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Multiple Materials and UV Maps, Single Object

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I've got a complex object to texture! Help!

If you've messed around as a noob, built a really neat object, you may of ran into the problem: trying to apply multiple textures to it, only to see ONE texture when you export and link in.

This tutorial will show you how to apply different textures to different areas of ONE object.

This tutorial also assumes that you know how to apply a material, apply a texture, and do UV Mapping basics. If not, please take a look at my Textures 101 tutorial first.

One Object, Multiple Textures

Why would we have one object with more than one texture?

Well, most man made objects look that way. Imagine a chair. It has a black leather seat and back, but a shinny stainless steel frame. That's 2 textures.

Okay, but why not separate the two parts and have two objects, each with it's own texture?

You can do that if you want to. But moving 1 object around is easier than say 2, or 9 or 20......well you get the picture

There is also the question of: Why not have one material and then multiple textures? Use multiple UV Layers!

Sure, you could do that too. Now then, Here are your two textures: Dark rough Brick, and Shinny Glass.

How are you going to apply the Specularity to just the Glass in that case? (Specularity is that shinny bit you get when light shines on a shinny object). If you adjust the Specularity slider, it's going to affect the brick too, not just the Glass.

Answer? Have 2 Materials. One Brick, One Glass, BOTH applied to One Object.

Okay, let's get started.

......Oh, Hey, Andy Finally shut up and now he's teaching.....

Okay, first we need an object. I've got a cube here. Just a plain, simple cube sitting in my Footstep Test Age.


Don't be fooled. This Cube is highly dangerous! It's so complex.....well, okay, all I did was sub-divide it a few times! I imagine one of your objects is more complex, but still we'll use something simple for now:


Okay, now we need to apply our first Material to it. So go to the Materials Panel and create a new one. Name it to something useful if you like:


Make sure you turn ShadowBuf off like my Arrow shows. Next, go to the Textures Panel and load up an image that is a texture. In this case, I'm going to use polished wood:


Okay, now go to Edit Mode and select ONLY THE FACES YOU WANT THIS TEXTURE TO APPEAR ON!!


Unwrap these faces and apply your texture in the UV Edit window:


Once you are done with that, go back to Object mode and go back to the Materials Panel. Click on the Map Input tab, and make sure you've clicked on the "UV" button:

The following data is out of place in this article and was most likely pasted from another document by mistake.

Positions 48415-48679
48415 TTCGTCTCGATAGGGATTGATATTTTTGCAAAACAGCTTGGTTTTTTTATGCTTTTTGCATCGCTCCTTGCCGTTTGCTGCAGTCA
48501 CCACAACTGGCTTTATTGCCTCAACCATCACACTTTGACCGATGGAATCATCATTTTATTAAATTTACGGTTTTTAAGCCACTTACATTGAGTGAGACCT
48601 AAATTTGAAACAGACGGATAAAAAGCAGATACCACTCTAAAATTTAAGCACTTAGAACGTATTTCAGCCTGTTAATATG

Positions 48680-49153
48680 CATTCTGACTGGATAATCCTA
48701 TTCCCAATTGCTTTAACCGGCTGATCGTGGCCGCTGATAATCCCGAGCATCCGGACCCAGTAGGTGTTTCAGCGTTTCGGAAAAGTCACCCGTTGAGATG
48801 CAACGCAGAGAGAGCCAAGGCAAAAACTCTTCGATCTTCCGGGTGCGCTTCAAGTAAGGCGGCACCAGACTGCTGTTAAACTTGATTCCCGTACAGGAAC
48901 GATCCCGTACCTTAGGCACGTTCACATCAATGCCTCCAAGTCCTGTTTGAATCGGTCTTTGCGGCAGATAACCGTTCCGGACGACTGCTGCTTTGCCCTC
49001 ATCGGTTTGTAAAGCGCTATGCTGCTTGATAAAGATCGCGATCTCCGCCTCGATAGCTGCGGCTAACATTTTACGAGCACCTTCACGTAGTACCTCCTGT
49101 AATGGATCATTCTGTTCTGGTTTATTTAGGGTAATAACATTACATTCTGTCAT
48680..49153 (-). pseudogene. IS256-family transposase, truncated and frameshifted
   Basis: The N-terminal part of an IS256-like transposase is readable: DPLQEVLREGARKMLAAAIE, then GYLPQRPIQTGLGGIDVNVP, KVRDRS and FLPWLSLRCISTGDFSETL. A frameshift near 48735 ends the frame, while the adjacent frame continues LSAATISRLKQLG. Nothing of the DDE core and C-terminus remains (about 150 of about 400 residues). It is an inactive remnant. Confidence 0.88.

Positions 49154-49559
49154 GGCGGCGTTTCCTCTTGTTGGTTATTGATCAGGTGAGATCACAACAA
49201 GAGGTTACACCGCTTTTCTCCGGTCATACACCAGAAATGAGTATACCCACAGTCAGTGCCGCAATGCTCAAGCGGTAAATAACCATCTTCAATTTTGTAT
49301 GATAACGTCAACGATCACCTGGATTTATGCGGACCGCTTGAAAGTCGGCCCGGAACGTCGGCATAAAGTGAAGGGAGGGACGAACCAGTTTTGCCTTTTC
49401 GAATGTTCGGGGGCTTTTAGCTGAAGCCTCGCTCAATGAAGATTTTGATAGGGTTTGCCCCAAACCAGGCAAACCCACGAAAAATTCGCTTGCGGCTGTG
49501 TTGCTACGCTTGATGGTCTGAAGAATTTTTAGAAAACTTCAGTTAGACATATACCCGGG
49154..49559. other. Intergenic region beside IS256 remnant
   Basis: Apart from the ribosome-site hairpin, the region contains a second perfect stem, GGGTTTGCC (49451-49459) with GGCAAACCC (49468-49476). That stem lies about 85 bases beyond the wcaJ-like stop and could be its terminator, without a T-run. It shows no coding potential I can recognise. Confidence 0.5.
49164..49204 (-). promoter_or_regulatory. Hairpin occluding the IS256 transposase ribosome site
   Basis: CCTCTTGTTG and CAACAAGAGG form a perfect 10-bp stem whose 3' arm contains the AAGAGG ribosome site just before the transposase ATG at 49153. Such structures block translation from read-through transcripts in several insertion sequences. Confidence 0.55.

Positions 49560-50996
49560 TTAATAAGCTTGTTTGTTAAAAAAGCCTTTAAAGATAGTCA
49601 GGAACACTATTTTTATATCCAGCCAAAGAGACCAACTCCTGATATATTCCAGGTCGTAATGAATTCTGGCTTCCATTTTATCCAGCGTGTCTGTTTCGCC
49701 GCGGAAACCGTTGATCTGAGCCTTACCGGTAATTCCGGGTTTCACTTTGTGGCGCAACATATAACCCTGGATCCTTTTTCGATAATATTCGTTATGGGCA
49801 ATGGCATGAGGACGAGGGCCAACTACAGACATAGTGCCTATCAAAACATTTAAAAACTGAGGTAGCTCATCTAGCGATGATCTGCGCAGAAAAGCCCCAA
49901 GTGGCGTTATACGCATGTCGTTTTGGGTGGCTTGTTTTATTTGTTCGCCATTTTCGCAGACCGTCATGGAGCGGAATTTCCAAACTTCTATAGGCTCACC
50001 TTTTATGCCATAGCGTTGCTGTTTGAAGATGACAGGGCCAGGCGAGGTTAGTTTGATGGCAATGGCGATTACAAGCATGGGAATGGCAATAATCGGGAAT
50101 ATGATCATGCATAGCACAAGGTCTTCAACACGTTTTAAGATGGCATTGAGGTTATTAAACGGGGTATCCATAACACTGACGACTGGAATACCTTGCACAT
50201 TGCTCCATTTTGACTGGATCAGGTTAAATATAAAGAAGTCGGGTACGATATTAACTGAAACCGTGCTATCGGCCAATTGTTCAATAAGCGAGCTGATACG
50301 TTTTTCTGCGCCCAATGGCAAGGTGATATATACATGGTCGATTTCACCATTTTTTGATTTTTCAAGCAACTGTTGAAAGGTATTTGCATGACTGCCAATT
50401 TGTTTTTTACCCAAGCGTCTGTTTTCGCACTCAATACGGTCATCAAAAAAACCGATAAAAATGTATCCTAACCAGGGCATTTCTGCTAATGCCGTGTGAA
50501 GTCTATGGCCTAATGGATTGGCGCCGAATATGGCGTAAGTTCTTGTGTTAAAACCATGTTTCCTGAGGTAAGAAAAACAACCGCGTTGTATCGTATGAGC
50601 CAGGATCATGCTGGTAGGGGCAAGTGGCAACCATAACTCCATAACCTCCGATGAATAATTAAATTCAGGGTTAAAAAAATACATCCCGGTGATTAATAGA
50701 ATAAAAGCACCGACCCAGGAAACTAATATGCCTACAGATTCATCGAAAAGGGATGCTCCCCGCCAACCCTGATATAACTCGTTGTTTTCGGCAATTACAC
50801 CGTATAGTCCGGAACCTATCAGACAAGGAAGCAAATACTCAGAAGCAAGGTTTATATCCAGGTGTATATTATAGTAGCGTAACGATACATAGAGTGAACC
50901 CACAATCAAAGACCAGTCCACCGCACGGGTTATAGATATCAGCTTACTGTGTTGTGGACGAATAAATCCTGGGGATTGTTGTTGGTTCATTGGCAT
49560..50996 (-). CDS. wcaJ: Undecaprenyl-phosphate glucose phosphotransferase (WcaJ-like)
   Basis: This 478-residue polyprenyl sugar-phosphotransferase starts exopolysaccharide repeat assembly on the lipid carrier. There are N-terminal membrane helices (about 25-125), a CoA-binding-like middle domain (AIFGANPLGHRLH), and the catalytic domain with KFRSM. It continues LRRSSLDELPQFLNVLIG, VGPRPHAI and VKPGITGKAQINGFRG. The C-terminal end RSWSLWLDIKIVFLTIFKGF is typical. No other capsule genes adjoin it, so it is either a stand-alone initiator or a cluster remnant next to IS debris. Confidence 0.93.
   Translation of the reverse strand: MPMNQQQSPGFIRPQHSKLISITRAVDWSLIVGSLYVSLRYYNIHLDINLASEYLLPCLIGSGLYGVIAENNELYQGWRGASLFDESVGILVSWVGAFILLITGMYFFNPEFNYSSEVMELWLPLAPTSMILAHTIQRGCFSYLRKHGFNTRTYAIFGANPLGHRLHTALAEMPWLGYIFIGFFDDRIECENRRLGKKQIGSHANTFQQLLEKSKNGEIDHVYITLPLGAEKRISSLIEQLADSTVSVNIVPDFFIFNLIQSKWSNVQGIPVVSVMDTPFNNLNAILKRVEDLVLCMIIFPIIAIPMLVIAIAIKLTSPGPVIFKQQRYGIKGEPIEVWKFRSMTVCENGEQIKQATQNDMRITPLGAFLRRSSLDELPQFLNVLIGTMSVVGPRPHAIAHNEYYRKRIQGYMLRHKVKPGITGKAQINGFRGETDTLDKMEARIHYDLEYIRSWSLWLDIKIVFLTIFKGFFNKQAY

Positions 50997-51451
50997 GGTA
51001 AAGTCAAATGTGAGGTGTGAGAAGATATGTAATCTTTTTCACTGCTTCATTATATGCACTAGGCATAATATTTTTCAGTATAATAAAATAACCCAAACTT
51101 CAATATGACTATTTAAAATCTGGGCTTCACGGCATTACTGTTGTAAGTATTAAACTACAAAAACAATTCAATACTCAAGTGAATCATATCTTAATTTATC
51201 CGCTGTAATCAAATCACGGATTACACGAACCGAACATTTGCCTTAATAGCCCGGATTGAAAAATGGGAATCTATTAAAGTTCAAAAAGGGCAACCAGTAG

Now go to the Edit Panel. Look down at the Link and Materials Tab:


As you can see, it's showing you how many materials you have. Right now it's one. Well, we need another one, so click on the New button where my arrow points.

Now go back to the Materials Panel. You should have a 2nd material now, and you can click on those arrows to switch back and forth from Materials 1 or 2. I've seen objects with up to 14 Materials on them! Whew!. Okay, make sure you are on the 2nd material.

I'm sure you've noticed that it's copied our first Material. We need to fix that, but before you do, click on the Textures Panel. If you look where my arrow is pointing, you'll see a number "2"



A box will pop up asking if you want to make this Texture a single user. Tell it yes.


Okay, now go back to the Materials Panel. Now click on that X here, and delete this material.

Say what?

I know, you're asking yourself that question. Trust me, all you're doing here is removing the info for the 2nd Material, not actually removing the material itself. Please do this, and then click on the New button to create a "New" material for our 2nd Material.

Now that you've done that, go to the Textures tab and open up a new Texture, in my case, I wanted a metal band around the wood, so I've picked a neat rusty metal texture:


Okay, now go back to the Edit Panel, and also go to Edit Mode.

First thing you need to do: Unselect all the faces!!! Second thing you need to do, in the Edit Panel, make sure you are ON the 2nd material. In my pic below, it shows I'm on the 1st one. Click on the arrows until you are on the 2nd on. It'll say "2 mat 2"


Now select the faces that you want to apply the 2nd texture to. In my case below, its where you see the white on the cube:


Now go back to the Edit Panel. Where it shows the Material we are on is a button that says "Assign" Click on it!


Now unwrap the faces, and over in the UV Edit window, apply the 2nd texture. Adjust and scale it how you want.

Okay, now go back to the Materials Panel, to the Map Input tab and make sure you hit the UV button here too:


Okay, now your 3D window should show this now:


Okay, that's it! Congrats! Now you can export, link in and look at your object:


Why is doing it this way so important?

Well, beyond what I stated above, about having only one object to deal with. You now can adjust each material. I can make the polished wood REALLY shinny if I want, but it won't affect that metal band. Also, you can change the colors of each material to help you in your shadows and lighting. The lists go on.

Return To: Andy's Blender Tutorials.

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